We have your Fri-yay NestFlix! In Decorah, HM plays several visits to N1 and we pull out the Confusion Couch for another season of ‘As The Nest Turns’, while Mr. North and DNF have a date night by IR candlelight at the North Nest. Meanwhile, eagle ice skating has started on the Flyway (good thing they have built-in crampons) and was that an American Kestrel at our US Bank Peregrine Falcon nest box in La Crosse? It was!
I loved all of these videos, but I especially liked seeing HM at N1 (come to N1 – we have fish jerky!), Mr. North and DNF perched together on the Love Branch, a seemingly bewildered eagle on ice, and the aforementioned kestrel high atop a building in downtown La Crosse! Thanks to our awesome camera operators and videomakers for finding and sharing such special moments. I hope you enjoyed them as much as we did!
November 30, 2023: HM comes to N1, eats some fish jerky – https://youtu.be/1bOy_xTpInI?si=cMyCgG39gTk6TCjf. HM was the talk of the town (or at least our channels) when she brought a stick into N1, sampled the fish jerky, and moved nest materials around! Watch the whole video or go to 13:16 to see HM fly down from a high perch into the nest! We have a shorter clip here: https://youtu.be/1x9jlhnMZdA?si=gycoCBdkyCo0GfFu.
Do male or female eagles choose the nest location? We know that potential factors in nest-site selection include territorial status, mating status, habitat quality, changes to territory, and encroachment or disturbance on or near the nest. But is nest-site selection also linked to sex?
Birds of The World states that: “It is unclear which sex is responsible for nest-site and nest-tree selection. One female lost her mate twice and found a new mate each time, and on both occasions they returned to her territory, suggesting that females may select nest sites. Observations of females defending territories and attempting to attract mates has also been reported from Saskatchewan.” However, we have a lot more eagles to watch than we did in the 1980s, and a lot more people watching them. We’ve seen female eagles attract new males, male eagles attract new females, and a new pair of eagles building a relationship on an abandoned nest. Eagles leave territories, but they also build new nests within established territories. We don’t know why they sometimes change nest sites or territories, let alone who initiated the change and whether or not it is connected to sex-linked roles.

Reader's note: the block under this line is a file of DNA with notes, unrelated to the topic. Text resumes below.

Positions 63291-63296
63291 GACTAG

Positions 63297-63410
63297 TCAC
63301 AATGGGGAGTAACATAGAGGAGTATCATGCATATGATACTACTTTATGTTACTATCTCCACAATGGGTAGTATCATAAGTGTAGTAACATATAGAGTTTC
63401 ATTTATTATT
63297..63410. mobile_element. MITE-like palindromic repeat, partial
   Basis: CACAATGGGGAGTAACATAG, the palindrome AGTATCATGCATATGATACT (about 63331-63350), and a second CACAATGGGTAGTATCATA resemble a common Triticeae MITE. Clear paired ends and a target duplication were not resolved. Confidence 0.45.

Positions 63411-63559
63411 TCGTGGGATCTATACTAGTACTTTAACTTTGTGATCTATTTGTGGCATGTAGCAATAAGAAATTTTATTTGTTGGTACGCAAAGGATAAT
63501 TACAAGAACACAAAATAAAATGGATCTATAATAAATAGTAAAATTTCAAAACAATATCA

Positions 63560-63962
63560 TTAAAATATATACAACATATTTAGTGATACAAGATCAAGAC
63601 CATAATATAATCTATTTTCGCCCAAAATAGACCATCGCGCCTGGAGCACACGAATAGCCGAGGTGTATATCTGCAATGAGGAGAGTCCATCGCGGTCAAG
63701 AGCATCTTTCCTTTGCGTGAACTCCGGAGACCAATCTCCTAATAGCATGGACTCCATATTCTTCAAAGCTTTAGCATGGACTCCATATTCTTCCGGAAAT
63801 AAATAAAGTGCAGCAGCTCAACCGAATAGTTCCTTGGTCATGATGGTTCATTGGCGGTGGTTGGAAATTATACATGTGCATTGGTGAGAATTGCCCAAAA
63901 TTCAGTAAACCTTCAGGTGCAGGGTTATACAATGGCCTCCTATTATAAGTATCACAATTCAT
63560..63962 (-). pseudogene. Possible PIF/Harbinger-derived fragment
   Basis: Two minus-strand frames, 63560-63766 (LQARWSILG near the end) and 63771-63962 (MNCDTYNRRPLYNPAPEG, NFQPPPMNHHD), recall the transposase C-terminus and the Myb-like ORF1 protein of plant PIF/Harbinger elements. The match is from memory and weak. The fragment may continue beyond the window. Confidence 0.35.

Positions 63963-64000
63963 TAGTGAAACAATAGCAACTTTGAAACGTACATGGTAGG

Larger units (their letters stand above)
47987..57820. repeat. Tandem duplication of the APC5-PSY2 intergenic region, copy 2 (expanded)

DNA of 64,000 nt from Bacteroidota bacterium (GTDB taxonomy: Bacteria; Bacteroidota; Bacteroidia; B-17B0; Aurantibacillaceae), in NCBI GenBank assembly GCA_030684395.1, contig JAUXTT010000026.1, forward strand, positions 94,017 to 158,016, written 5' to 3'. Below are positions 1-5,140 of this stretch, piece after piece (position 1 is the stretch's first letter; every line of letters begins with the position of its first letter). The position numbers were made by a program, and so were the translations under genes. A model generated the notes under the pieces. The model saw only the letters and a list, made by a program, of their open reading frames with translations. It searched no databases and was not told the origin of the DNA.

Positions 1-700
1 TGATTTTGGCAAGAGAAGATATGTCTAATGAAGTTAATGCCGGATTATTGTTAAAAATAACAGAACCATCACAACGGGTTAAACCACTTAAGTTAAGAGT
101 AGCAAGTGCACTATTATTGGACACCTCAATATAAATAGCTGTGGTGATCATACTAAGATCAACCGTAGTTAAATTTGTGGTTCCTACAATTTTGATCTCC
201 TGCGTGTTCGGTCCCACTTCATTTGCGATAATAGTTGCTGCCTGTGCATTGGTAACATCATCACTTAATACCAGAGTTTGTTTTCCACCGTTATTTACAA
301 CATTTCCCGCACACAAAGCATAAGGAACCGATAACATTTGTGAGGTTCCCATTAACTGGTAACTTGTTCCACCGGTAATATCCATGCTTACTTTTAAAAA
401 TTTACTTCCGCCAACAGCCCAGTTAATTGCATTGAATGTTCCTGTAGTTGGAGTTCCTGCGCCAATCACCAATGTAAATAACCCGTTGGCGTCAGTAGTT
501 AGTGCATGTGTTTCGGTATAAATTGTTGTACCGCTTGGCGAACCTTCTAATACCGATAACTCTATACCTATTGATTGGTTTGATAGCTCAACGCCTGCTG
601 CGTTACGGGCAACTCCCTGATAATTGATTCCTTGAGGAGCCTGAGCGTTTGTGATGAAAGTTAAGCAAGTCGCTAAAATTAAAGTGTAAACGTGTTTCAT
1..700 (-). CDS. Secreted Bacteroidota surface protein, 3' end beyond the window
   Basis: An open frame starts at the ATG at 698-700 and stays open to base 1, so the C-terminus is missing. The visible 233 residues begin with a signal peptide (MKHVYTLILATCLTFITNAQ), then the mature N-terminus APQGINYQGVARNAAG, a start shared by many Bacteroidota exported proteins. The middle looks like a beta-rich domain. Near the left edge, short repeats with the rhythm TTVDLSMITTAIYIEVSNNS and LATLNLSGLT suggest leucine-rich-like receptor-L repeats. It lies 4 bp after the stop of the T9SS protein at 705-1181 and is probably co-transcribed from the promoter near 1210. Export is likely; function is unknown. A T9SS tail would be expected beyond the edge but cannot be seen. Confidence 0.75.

Birds of The World also discusses the change in relationship between nest-site selection/nest success and human development/activity. Some eagles are very tolerant of human activity and some are not. If one eagle is tolerant and one isn’t, who chooses where they nest? Is sex linked to a low tolerance for disturbance or the loss of a favorite perch tree, or is tolerance more connected to personal history and nesting experience? Eagles are individuals with rich, complex lives, and eagles as a whole appear to change over generations. We’ve seen HM near N1 much more than we’ve seen HD. But we still don’t know which of them decided to build a new nest, whether or not they’ll remain there, who will make the final location decision, and whether nest location decisions are linked to sex.
Decorah North Eagles
November 28, 2023: DNF and Mr. North home after sunset, roost in the Love Tree – https://youtu.be/Ohe4xM_xU44?si=J87aEr-mF4gxPKFV. I was chatting with everyone as the sun set at the North nest. I can’t tell you how lovely it was to watch the pink and gold sunset, the Norths working on their nest by IR candlelight, or the two of them perched together, side by side in the love tree.
November 29, 2023: Mallard has ice on his tail – https://youtu.be/B11RcPO0UVY?si=mv_Dq5a4_uqnucr2. Mallards are common enough here that I sometimes forget how beautiful they are. This vividly colored duck is stunning and has a little ice on its tail that the morning sun will soon melt away. Time to head south, everywaterbirdie!
November 28, 2023: Eagle walks on ice – https://youtu.be/jCbuq4lffiA?si=3yQRzGs-NLmqAQ8W. The eagle ice follies have begun! I especially enjoyed watching this young eagle explore the ice, briefly nibbling at it at :13 before peering down into it, sliding a little as it gingerly walks at :29, and spreading its wings – perhaps for balance? – at :33. It appears to be a two-year old and so must have seen ice before, but I picture it asking ‘What happened to the water and how do I get off this slippery stuff!?’
November 27, 2023: Dinner on the Mississippi Flyway – https://youtu.be/tVVfN578THw?si=R–Q0MgJSRMWHm1O. An adult eagle eats dinner on the photo log as sandhill cranes forage and call in the background. We get an especially good look at its strong feet, sharp black talons – look at that hallux claw! – and sharp, curved beak.
US Bank La Crosse Peregrine Falcons
December 1, 2023: A kestrel at the nestbox! https://www.youtube.com/live/JbXgikGkYqY?si=K6RZ0CtWcYiwrm3s. I wasn’t surprised to see resident female peregrine falcon ‘Karen’ here last week, since the resident falcons appear to winter in the city. But I was surprised to see this female kestrel! This nest box is on the US Bank building in the middle of downtown La Crosse and it seems entirely unsuitable for a grassland bird like the American Kestrel. I guess not, at least when it comes to passing through! You can watch that camera here, although the falcons won’t be active until some time in February: https://www.raptorresource.org/birdcams/additional-falcon-cams/.
Are American Kestrels common in La Crosse during the winter? I decided to check eBird and they were much more common than I thought, although there still weren’t many sightings in downtown La Crosse! American Kestrel sightings were more tightly clustered around greater La Crosse and La Crescent during the winter than they were in the southern months.